For 45 years, Alum Rock Counseling Center (ARCC) has worked with low-income, predominantly Latinx youth and families in some of the most underserved schools and neighborhoods in East and Central San Jose.
The agency serves 10,000+ people annually, through 13 mental/behavioral health programs, including a 24/7 crisis hotline, individual and family counseling and services in over 50 high-need schools. At a point where the mental and emotional health of the entire world is being stressed by the coronavirus pandemic, ARCC’s staff must figure out how to maintain financial stability and adapt services so they can continue their critical work.
In some ways, although this might sound weird to say, ARCC’s work lends itself well to the current health crisis. Many of ARCC’s counselors work with parents and children who face dire circumstances, including trauma, drug addiction, poverty, family violence, academic failure and gang involvement. Part of the work our counselors do is help clients look beyond their current circumstances towards possibility, helping them find hope. They help them believe they can heal, grow and that brighter tomorrows will come.
With the COVID-19 crisis, things immediately changed for ARCC. Counselors could no longer meet with clients in homes, schools, our clinic or out in the community at a time when our families probably needed their support most of all.
Plus, the agency’s finances were being challenged. As service numbers dwindled due to shelter-at-home orders, ARCC was unable to meet the billable hours mandated by their government contracts, prompting fears of layoffs and furloughs. Adding insult to injury, ARCC’s Annual Fundraising Luncheon, scheduled for March 27 to raise critical unrestricted funds for operations, was indefinitely postponed.
Business as usual was out the window. We needed to establish a new normal and we needed to do it now. But how?
We divided and conquered. ARCC’s CEO, Steve Eckert, along with the executive committee of the Behavioral Health Contractors’ Association began working with local and federal government representatives and our partner behavioral health care agencies to maintain staff capacity during and after the crisis.
Other members of ARCC’s leadership team worked tirelessly — days, nights, weekends — to figure out how to continue to provide services remotely. They needed to learn new technologies and systems on the fly. They needed to create new policies, procedures and forms to ensure continued client confidentiality & safety. And they needed to be there for their teams who not only were worried about their clients but also, in some cases, about their own families and the security of their jobs.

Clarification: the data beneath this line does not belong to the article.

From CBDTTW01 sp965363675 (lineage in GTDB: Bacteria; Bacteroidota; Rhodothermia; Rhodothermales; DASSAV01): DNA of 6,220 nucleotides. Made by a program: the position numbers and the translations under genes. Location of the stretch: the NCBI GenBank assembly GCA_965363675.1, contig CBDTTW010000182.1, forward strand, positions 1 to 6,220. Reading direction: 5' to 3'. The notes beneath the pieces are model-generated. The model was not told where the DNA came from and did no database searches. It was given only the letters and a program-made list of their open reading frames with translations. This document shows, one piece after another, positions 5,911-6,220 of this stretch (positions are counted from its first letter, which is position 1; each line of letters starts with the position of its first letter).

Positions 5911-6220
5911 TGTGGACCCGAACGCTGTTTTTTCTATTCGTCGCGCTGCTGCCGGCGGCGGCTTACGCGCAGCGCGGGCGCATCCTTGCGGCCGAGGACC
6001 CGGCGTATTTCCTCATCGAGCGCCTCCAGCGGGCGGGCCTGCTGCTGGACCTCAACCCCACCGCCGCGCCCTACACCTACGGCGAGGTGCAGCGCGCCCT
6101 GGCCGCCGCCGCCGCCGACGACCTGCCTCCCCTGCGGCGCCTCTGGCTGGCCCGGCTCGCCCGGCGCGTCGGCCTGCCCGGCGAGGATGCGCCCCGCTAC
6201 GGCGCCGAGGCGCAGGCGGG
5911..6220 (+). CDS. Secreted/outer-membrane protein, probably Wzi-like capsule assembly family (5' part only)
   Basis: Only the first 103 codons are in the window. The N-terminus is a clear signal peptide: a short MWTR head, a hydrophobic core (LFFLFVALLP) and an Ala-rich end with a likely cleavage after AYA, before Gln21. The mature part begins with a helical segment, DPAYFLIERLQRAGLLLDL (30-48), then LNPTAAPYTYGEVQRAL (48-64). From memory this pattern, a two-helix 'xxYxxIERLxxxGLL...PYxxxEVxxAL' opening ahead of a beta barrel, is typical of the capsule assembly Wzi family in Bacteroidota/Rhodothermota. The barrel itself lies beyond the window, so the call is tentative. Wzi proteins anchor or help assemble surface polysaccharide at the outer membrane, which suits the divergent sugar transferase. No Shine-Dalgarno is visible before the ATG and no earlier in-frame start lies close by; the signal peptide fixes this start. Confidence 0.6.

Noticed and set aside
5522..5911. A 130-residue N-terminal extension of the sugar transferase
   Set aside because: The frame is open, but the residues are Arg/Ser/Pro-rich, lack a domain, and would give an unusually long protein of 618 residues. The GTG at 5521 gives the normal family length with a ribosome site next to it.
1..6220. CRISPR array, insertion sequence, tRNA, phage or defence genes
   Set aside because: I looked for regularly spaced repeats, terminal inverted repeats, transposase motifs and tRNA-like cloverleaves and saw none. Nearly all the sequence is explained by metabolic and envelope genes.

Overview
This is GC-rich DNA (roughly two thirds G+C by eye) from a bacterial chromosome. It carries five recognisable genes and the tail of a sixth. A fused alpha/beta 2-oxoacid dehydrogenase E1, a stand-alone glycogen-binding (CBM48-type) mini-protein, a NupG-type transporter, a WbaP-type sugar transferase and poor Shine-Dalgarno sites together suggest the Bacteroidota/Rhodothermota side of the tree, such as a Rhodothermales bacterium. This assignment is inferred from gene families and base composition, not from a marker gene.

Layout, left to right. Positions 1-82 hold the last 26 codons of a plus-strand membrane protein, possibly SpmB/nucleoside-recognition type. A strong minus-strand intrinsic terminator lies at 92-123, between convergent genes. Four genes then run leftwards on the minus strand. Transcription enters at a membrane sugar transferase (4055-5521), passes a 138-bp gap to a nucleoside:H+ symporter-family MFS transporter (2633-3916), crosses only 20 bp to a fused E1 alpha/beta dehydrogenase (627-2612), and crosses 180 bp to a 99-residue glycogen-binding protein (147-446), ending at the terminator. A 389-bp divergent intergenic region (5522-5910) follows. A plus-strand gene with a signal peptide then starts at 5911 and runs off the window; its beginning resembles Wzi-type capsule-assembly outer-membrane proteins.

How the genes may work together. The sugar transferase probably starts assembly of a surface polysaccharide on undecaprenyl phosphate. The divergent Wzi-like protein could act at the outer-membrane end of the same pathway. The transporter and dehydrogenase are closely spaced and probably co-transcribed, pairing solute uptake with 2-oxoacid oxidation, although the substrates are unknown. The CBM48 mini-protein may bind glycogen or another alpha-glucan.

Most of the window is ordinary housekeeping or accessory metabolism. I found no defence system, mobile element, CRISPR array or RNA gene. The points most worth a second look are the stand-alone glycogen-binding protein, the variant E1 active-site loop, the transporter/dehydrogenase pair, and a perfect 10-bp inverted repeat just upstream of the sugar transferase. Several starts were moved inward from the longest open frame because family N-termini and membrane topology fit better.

Within a week, the first telehealth sessions were up and running. The number of youth and families being served via telehealth has grown with each passing week since then.
As counselors meet with their clients remotely, many are asking them “What are you most grateful for?” and/or “What are you most hopeful about?” as a way of shifting them towards a future beyond the pandemic.
What have counselors heard? Gratitude for “my family & friends,” “to be alive,” “good health,” “phone check-ins with my counselor,” “coping mechanisms to help with my anxiety,” “being able to share my feelings and get support,” and “my counselor believing in me when nobody else does.” Clients are hopeful about … “improving grades,” “graduating high school,” “attending college,” building shelters for the homeless,” “my family improving their problems,” “reducing my anger” and “having a better life.”
It is from those hopeful messages that the concept for ARCC’s “2020 Gratitude & Joy Virtual Fundraiser” was born. The idea is simple: let us do for our donors and supporters what our counselors do for our youth and families. Let us focus on joy, gratitude and hope. In a time where we cannot hug or hold each other and where many of us are physically separated from family, colleagues, loved ones and friends, let us gather (virtually) as a community to heal.
I have been doing development work in the nonprofit sector for over 25 years and in that time I have never hosted a virtual fundraiser. Will it work? Honestly, I don’t know. But the work we do to support the mental and emotional health of youth and families is more critical now than ever before. We must try.
Aligning with the “gratitude and joy” theme, the event promises live auction items, both for stir-crazy kids who are bouncing off the walls and their home-schooling parents who are teetering on the brink of insanity. Presenters will share memes and jokes and provide a chance for us to laugh at ourselves. Each speaker will be asked to share something for which they are thankful or joyful.
Some people have asked if it is appropriate to laugh and celebrate while so many are struggling and suffering. Now is the time to look for hope, to seek joy and to be reminded that we can still support, uplift and be there for one another. If not now, then when?
If you would like to learn more about ARCC’s “Gratitude & Joy Virtual Event” and/or register to join, please visit our website.
Stacy Dryer is Alum Rock Counseling Center’s chief development and communications officer.
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